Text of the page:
The Queen, who expressed her concerns that Prince Williamâ€™s girlfriend Kate Middleton does not have a job, is reportedly worried of her 26-year-old grandson’s job status.
Senior Buckingham Palace aides revealed that her Majesty is worried that when Prince Williamâ€™s military attachments come to an end next year, there will be no public role for him.
And in an effort to resolve the situation, she has consulted Prince Charles about devising some kind of charity role for Prince William.
According to sources, although Prince William will continue as patron or president of the charities with which he is currently involved, senior members of the Royal Family and Buckingham Palace aides are discussing an “umbrella” charity role for him.
A royal insider revealed: “Prince Charles turns 60 in November and the Royal Family feel William would be perfect for dealing with younger start-up schemes, possibly having his own â€œumbrellaâ€ like the Prince’s Trust to oversee his current charity work. The new role will be part of a raft of changes in the Royal Household coinciding with Williamâ€™s decision to become a full-time working Royal.”
The royal insider added: “He wonâ€™t be able to take a normal job, so the only real role he will be able to take is a charity position. He has always had an aptitude for working with youngsters and he is looking forward to becoming some kind of youth ambassador. He will continue to retain his other charitable duties but it is hoped that he will spend a considerable amount of time working on a new role. Charles will continue to supervise the day-to-day functions of the Princeâ€™s Trust, retaining focus on mentoring business people, while William may even support him by helping with youngsters in need of personal guidance.”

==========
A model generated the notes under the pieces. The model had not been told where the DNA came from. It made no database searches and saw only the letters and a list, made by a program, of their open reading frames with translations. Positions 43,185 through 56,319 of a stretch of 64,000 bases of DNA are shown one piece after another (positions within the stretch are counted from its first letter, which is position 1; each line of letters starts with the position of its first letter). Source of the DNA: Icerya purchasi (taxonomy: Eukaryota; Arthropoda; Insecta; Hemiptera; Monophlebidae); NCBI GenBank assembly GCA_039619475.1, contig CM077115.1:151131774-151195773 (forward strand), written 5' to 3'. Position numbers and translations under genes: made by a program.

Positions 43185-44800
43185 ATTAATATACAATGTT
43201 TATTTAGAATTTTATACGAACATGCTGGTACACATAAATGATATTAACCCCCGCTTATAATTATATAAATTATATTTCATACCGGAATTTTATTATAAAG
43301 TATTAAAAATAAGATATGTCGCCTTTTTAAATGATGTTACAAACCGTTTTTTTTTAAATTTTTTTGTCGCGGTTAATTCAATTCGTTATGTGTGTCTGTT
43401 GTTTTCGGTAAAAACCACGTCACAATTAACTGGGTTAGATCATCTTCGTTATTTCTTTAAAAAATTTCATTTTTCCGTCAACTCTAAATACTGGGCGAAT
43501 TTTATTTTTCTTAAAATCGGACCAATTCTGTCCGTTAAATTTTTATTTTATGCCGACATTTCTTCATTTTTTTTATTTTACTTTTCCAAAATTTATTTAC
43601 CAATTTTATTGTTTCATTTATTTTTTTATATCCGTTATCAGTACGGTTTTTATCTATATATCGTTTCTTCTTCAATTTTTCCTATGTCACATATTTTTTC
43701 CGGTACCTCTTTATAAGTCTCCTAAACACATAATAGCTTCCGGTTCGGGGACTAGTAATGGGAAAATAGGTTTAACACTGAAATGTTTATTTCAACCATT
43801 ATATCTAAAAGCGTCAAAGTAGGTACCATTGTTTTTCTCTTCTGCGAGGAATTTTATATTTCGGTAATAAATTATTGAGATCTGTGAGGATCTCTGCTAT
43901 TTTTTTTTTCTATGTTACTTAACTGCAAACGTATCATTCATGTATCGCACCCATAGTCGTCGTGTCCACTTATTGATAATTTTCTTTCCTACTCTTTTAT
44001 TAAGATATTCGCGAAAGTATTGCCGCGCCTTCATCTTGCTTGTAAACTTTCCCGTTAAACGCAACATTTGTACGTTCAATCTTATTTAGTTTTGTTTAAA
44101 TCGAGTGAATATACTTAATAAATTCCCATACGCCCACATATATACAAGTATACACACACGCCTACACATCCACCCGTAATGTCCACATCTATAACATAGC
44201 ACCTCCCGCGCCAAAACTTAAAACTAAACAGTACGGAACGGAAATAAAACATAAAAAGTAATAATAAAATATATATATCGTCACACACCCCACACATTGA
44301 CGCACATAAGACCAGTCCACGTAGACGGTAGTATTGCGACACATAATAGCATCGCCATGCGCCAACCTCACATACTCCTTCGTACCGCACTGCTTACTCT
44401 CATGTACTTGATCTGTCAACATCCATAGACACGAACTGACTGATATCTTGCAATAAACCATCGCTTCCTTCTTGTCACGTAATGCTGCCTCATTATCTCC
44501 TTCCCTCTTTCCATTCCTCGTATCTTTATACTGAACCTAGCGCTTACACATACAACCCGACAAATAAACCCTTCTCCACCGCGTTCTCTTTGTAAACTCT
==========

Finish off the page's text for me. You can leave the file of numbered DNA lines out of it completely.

Prince William is already the patron of eight charities, including Centrepoint, the homeless charity, a position once held by his mother, Princess Diana.
A Buckingham Palace spokesperson revealed: “The Prince is already involved as patron or president of a number of charities and that will continue and develop further as required, although the number of charitable links wonâ€™t increase substantially.”